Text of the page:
*THIS REVIEW IS LONG*
I had the privilege of seeing Papillon at the world premiere screening at TIFF (September 7th, 2017).
Because this movie is sadly going to endure never-ending comparison to the 1973 original, here's my opinion about that one. I actually found it very boring and I didn't feel engaged at all in the character's stories or struggles. I just could not get into it. The friendship between Steve McQueen and Dustin Hoffman felt so awkward and lacked chemistry to me, and I found the acting very "wooden" throughout most of it. I finished it feeling very confused as to why the movie has always been given such high praise. I realize that it was seen as a very riveting adventure epic back in the 70s, but it's 45 years later so there is nothing wrong with having a fresh/modernized telling of the story. We are in an era of "remakes" after all. Side note: this movie is not actually a remake of the original. Both movies were based on different interpretations of the book.
So what did I think of this new version? I was engaged during every single minute of it! It has something in it for everyone. It is gritty, raw, intense, emotional, dramatic, even humourous at times, and tells a powerful story of male friendship and loyalty in its purest form.
As for Charlie Hunnam (Henri Charrière aka Papillon), well he killed his performance! He did very intense preparation for the role by losing 40 lbs, and he even stayed in the prison cell alone, every night after filming, for 8 days without food or water. He also remained silent during that time. The weight loss and isolation is exactly what he did for his movie The Lost City of Z (8 months prior) so you can imagine how dedicated he is to his craft. He broke himself down, not only physically, but also mentally and emotionally, and all of it made for very powerful solitary confinement sequences. (He said in an interview that by the end of filming he'd gotten as close as he wanted to get to feeling true madness.)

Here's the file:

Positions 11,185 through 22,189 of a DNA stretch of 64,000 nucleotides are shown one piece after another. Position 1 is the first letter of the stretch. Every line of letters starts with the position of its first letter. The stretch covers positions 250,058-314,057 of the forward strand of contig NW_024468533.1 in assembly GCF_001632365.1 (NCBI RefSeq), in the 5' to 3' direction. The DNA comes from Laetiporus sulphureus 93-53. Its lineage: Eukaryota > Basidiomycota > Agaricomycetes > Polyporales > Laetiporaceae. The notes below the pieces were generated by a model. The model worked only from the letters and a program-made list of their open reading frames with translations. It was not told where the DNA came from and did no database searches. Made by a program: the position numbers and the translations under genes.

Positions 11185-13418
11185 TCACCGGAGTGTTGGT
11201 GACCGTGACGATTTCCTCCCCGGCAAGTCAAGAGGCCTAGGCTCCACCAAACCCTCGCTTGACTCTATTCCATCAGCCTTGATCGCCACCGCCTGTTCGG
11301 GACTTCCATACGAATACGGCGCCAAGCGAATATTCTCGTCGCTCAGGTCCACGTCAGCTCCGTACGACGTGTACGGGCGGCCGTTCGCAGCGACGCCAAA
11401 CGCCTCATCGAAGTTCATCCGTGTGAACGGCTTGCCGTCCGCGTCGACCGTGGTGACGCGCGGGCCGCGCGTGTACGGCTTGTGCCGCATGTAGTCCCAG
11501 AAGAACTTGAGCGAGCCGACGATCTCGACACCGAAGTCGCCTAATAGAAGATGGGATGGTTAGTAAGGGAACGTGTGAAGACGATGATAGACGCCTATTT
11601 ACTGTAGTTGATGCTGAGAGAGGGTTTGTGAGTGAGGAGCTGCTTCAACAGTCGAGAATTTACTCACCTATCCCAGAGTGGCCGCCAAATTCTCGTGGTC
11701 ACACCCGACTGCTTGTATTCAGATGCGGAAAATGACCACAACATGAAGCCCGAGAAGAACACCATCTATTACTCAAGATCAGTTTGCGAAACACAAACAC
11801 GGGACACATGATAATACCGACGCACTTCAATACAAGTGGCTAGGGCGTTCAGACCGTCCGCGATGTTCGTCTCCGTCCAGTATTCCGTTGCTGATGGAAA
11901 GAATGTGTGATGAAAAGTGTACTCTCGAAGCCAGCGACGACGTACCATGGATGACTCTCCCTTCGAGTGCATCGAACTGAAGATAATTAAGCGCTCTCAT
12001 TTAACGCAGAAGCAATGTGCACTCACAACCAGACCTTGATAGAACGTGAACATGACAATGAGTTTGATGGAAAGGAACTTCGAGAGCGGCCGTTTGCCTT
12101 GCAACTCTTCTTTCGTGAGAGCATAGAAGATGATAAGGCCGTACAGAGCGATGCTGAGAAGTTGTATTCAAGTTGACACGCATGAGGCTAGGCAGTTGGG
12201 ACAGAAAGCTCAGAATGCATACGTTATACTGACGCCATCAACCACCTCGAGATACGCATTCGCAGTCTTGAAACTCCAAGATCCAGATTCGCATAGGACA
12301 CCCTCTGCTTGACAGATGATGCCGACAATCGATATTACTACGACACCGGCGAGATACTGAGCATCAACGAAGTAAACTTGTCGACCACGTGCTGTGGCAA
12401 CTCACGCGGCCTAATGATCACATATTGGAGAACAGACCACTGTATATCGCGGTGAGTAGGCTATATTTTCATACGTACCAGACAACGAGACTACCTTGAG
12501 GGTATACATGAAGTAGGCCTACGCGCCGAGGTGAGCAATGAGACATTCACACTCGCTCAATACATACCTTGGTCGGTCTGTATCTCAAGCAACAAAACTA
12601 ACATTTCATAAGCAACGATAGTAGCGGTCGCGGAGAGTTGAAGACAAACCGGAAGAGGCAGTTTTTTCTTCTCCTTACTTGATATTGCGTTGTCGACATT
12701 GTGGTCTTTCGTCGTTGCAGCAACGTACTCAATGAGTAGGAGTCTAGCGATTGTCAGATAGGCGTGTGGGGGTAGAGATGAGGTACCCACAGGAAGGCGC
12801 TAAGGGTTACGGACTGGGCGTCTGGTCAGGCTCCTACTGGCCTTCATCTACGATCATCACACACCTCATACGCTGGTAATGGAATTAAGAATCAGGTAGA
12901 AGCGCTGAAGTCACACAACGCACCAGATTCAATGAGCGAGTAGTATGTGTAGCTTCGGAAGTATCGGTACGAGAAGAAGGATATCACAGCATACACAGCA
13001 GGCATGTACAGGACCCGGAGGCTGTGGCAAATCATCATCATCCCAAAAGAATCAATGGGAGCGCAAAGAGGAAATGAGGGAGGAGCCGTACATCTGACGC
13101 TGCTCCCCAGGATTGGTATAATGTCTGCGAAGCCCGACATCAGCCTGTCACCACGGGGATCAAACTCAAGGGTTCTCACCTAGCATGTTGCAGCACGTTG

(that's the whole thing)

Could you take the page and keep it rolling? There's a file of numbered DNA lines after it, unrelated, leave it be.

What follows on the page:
He also brought charm, swag, and likability to the character. He just carried the lead so perfectly!
This is the first role of Rami Malek's that I've seen and he did not disappoint! He also delivered a fantastic performance. He played the character Louis Dega in a less "idiotic" way than Dustin Hoffman and was a very strong scene partner for Charlie. They both brought their A game and really fed off each other.
The cinematography and editing were great, and the movie had great flow and pace. I didn't want it to end!
Overall, I think the thing people need to know before pre-judging this movie and assuming it's going to be terrible is that this version delves a lot deeper than the original does, and puts more emphasis on solitary confinement suffering, poor mental health, weight loss, and the male friendship. I think that's why I connected to it and felt a lot of investment in the story, and it's also why I think the performances were way better than Steve McQueen's and Dustin Hoffman's. Yes, I just said that. Just because that movie was considered a classic doesn't mean it can't be beaten. And in my opinion, it was definitely beaten. (Although, I'm sure people will be scared to admit that and feel like they are betraying Steve McQueen's memory..)
Anyway, I can't wait to see it again when it comes to theatres on August 24th. And I really think everyone should have an open mind and give it fair chance. Don't write it off before seeing it. And when you do see it, pretend the original never existed and judge this one own its own merits. Both movies are very different from each other and all 4 actors brought the characters to life in different ways. Ask yourself "is this movie engaging?" and "are the performances good?", instead of just "who did it better?".
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